Note: This blog's templates will be updated this afternoon to a responsive design bringing it in line with MiamiHerald.com.

At that time, we will also change to the Facebook commenting system. You will need to log in with a Facebook account in order to comment.

April 07, 2015

House folds its ambitious gambling bill

House Republican Leader Dana Young on Tuesday confirmed what has been speculated for months: this won't be the year for gaming expansion, destination resort casinos, or even new games for the Seminole Tribe.

Young released a revamped gaming bill, HB 1233, that signals her long-held goal: to end greyhound racing as we know it by ending the requirement that dog tracks operate live racing in order to offer card games or slot machines.

The proposal, quietly released on Tuesday, shrinks the 316-page bill to 59 and removes all opportunities for gaming expansion in Florida. 

It provides a lifeline, however, to the 12 remaining greyhound tracks whose owners increasingly say dog racing is costing them money and want the option of phasing out of the sport. State regulators also say that the cost of regulating greyhound racing is higher than the tax revenue it brings in.

Young, a dog advocate, also uses her bill to require tracks that continue to race greyhounds to adhere to strict new requirements to report all dog injuries. The provision, named after Victoria Q. Gaetz, the wife of former Senate President Don Gaetz, passed the Senate last year but failed to make it through the House on the final day of the legislative session. 

The previous version of Young's bill was the subject of a workshop of the House Regulated Industries Committee, where support for the ambitious overhaul appeared slim.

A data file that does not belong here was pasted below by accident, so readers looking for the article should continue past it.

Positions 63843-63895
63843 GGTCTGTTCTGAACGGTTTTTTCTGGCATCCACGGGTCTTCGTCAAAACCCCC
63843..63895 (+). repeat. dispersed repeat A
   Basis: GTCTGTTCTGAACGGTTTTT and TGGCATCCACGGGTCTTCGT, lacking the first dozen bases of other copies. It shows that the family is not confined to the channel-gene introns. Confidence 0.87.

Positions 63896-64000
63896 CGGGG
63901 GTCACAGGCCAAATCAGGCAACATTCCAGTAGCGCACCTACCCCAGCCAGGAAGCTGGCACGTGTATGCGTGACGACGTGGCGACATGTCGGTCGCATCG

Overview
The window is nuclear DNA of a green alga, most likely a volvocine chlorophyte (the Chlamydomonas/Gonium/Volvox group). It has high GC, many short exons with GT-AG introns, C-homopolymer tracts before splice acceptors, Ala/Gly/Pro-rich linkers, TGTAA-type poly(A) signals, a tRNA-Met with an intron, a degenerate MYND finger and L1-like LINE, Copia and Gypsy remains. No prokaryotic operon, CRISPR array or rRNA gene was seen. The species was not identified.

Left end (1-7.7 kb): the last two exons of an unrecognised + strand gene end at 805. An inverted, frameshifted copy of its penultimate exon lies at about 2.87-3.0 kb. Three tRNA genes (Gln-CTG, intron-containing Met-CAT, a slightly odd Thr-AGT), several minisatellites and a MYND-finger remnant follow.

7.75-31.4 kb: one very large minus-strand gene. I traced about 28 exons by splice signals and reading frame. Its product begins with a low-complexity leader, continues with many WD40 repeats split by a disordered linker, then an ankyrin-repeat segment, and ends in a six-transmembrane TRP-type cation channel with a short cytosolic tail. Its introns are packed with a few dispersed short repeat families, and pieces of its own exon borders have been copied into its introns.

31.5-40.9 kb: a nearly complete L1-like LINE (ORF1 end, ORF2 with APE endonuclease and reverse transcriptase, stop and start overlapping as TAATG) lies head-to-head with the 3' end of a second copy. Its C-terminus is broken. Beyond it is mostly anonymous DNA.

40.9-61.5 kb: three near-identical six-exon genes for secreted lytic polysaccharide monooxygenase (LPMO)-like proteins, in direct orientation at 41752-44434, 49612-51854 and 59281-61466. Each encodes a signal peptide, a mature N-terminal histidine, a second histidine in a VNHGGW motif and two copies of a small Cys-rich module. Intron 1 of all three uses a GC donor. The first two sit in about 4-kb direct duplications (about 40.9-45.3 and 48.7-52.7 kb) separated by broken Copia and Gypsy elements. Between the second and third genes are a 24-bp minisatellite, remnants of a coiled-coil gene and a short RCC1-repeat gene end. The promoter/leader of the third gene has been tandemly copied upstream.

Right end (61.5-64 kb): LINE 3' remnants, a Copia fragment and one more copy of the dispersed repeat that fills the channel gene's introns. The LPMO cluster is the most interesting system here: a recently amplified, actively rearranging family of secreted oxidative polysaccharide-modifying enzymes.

Young's plan attempted to expand some gambling operations while contracting others. It opened up the opportunity for two destination resort casinos to operate in Miami-Dade and Broward counties, phased out dog racing and unused racing permits, capped any future gaming expansion, ended tax credits for pari-mutuels, and created a state gaming commission to provide streamlined oversight of the industry.

Young's revamped bill eliminates all those provisions, except the dog racing provisions and caps on permits. 

The Senate Regulated Industries Committee is scheduled to vote Wednesday on its scaled-back proposal to offer up a one-year extension of the gaming compact with the Seminole Tribe. The compact is scheduled to expire on July 31.

Amendments to that bill, SPB 7088, if passed, could open the door to allowing some additional gambling -- such as slot machines at the Palm Beach Kennel Club.

Another amendment, by Sen. Maria Sachs, D-Boca Raton, would track Young's proposal to end the requirement for live racing at dog tracks, a provision known as decoupling.

Senate panel declines to confirm Scott's pick for surgeon general

One day after Gov. Rick Scott came out against a Senate proposal to expand health care coverage to about 800,000 poor Floridians, a Senate panel declined to confirm Scott's pick for surgeon general.

The Senate Health Policy Committee postponed a vote on Surgeon General John Armstrong Tuesday after he repeatedly declined to give his opinion on the Senate plan.

"The question came up from both the minority leader and the former president," Majority Leader Bill Galvano said. "Chairwoman [Anitere] Flores had a similar question, and there was not an adequate answer. I think members were frustrated, and so, hopefully with temporarily postponing this confirmation, it will give the surgeon general some time to reflect and give us an answer on what the Department on Health's position is on our health exchange."

Tensions have been building between the Senate and the governor's office since President Andy Gardiner sent two senators to Washington last week to discuss the future of a $2.2 billion federal-state program known as the Low Income Pool. The program, which helps hospitals treat low-income patients, will expire in June unless the state and federal government can agree on a successor.